Procter & Gamble (P&G) Pakistan selects a handful of interns from amongst university students each year. This year, I was lucky to be one of the chosen. After a rigorous interview and testing process – made even more rigorous because of circumstance (final exams ending the day before I would need to fly out to Karachi, interviews scheduled right in the middle of classes, and of course, the fact that I would need to be based in Karachi if I got in – far from home) – I had developed an obsessive compulsive need to stare at my cell phone, waiting for a 021 (Karachi’s area code) number to pop up.
The call came in the middle of the day. I had been accepted. “Congratulations Zainab…” I immediately began planning the details of my trip; when I boarded that plane a few weeks later, I was determined to be well-prepared.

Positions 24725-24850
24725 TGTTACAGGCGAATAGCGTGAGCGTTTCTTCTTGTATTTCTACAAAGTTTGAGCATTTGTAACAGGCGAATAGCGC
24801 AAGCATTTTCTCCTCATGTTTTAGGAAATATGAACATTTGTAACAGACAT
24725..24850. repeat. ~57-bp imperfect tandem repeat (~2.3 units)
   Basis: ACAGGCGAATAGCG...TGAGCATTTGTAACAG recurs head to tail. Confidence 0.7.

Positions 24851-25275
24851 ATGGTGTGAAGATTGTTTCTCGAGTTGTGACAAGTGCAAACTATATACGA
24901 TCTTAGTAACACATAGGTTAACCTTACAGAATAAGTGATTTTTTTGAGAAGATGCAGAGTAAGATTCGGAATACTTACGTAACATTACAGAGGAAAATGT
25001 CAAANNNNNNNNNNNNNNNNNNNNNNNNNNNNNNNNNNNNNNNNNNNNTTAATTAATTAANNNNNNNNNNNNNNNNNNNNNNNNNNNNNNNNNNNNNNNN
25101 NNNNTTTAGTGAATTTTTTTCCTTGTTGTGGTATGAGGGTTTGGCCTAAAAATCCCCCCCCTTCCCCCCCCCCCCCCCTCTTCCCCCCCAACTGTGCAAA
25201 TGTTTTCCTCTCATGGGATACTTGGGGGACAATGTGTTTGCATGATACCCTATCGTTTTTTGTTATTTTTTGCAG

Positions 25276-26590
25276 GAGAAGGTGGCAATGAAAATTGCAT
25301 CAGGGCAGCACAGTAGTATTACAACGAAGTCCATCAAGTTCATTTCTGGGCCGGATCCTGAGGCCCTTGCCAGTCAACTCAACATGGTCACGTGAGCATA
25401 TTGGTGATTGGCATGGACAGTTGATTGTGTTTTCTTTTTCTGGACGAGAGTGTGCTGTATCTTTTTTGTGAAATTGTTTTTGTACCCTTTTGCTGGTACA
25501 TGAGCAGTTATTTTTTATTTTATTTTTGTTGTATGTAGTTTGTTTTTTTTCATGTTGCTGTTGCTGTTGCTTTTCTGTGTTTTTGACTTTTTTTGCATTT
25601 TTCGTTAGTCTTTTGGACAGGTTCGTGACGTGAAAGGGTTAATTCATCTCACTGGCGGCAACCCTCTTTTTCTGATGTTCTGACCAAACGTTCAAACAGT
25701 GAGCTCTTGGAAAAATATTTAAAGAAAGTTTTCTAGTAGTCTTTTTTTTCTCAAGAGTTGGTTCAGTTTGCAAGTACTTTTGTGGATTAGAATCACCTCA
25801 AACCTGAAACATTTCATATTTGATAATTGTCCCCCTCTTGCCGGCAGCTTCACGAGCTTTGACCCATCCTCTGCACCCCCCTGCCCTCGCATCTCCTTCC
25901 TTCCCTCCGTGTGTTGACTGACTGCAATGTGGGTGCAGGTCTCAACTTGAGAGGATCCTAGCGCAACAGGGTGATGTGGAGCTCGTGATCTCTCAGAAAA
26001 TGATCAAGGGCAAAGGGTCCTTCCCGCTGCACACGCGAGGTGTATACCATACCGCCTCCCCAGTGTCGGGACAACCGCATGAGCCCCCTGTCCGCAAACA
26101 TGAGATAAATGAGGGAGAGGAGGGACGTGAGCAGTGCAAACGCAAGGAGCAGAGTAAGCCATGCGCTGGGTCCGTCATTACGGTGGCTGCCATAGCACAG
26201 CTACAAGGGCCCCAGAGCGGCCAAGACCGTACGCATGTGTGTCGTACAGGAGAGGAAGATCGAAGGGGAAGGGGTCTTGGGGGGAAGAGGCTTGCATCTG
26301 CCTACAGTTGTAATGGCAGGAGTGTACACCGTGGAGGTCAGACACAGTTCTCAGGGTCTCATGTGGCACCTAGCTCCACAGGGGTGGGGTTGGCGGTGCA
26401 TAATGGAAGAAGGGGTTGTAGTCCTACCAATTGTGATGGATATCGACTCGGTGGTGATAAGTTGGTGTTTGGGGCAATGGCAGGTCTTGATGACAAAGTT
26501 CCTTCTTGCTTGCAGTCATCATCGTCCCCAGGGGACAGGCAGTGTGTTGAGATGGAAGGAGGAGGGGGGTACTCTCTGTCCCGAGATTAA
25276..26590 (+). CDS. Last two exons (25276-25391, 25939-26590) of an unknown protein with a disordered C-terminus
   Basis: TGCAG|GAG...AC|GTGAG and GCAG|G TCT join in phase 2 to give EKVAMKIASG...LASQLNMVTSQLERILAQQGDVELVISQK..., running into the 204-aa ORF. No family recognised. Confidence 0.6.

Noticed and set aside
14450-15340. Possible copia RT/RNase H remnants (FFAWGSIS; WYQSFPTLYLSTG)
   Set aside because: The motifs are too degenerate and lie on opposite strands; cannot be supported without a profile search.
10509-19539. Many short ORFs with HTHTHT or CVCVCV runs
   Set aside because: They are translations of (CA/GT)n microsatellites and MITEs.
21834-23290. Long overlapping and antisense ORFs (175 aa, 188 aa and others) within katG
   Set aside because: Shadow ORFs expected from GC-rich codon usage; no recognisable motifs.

But is there any way you can truly be prepared for a P&G internship? Those twelve weeks of challenges – both business-related and otherwise – that every intern faces turn you from university student to almost-professional. It’s a grueling process, and I think the best attitude you can have is to be prepared to face obstacles and believe that you will overcome them. Most interns only really know two things on the first day: that they want to be here, and that they are prepared to work hard to stay. The rest, we learn over time – and what a plethora of things there are to learn!
The first week is Onboarding – when all the interns really see is the Academy – a large room with a gorgeous view of the sea, a whiteboard, and an HR executive that smiles at your nervous face. HR led us through those first few days, where we were given opportunities to get to know each other and a brief intro into what each function did at the company, how they all worked together, general rules for employees at the company, and the PVPs, or the company’s core ethical guidelines.